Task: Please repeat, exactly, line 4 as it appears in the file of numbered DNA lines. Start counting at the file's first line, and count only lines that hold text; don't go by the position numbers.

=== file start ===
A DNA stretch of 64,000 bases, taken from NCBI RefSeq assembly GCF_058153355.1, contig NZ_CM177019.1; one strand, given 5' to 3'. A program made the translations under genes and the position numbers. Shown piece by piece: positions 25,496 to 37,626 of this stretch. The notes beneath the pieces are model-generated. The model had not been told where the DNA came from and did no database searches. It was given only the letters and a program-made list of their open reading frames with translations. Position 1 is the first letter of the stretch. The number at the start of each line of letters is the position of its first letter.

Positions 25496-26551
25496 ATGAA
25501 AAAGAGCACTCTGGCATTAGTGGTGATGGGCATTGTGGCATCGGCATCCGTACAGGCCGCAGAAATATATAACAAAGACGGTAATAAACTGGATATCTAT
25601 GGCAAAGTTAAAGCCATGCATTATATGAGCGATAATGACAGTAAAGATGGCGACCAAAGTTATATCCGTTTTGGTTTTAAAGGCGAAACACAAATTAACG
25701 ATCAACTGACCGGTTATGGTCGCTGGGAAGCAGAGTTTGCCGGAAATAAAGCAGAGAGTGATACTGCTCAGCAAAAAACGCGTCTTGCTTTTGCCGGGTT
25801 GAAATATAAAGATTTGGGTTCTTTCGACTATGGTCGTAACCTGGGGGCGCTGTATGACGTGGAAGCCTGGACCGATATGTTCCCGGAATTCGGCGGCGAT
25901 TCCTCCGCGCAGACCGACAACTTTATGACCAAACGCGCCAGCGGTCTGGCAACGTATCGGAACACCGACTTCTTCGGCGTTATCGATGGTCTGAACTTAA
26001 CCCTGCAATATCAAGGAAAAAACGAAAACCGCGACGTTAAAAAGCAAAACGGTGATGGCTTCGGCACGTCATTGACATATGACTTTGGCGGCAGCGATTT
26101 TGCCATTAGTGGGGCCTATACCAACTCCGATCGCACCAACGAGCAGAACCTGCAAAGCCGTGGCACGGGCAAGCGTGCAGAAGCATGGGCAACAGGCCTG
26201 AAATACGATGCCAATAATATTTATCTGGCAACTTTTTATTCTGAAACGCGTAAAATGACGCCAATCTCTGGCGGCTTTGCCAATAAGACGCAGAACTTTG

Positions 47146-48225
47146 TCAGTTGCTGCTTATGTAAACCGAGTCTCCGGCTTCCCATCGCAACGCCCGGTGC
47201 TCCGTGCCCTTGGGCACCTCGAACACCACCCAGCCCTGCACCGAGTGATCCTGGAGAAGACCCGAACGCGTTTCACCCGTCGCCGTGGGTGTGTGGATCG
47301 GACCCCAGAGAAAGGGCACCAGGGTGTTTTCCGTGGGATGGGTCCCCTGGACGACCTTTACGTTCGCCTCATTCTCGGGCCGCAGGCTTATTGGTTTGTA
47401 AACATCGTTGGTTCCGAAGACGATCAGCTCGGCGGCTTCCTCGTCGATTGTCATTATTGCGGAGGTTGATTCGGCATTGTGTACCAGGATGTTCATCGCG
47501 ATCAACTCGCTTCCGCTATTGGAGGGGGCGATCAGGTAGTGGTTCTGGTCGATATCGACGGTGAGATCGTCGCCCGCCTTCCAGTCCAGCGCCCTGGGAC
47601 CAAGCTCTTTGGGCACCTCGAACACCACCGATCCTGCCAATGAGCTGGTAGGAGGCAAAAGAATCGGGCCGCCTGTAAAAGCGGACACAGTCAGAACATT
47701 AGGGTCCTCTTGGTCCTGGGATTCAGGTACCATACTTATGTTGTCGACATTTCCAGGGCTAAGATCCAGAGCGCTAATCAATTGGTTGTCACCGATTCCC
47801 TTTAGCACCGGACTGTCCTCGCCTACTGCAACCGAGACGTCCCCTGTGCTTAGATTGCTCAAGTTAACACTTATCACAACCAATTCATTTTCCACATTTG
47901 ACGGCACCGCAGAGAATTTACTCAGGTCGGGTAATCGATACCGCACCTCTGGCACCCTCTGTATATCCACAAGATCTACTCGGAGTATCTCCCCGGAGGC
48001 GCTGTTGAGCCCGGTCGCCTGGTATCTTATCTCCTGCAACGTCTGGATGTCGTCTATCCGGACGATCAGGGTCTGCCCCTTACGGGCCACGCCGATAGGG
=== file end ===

25501 AAAGAGCACTCTGGCATTAGTGGTGATGGGCATTGTGGCATCGGCATCCGTACAGGCCGCAGAAATATATAACAAAGACGGTAATAAACTGGATATCTAT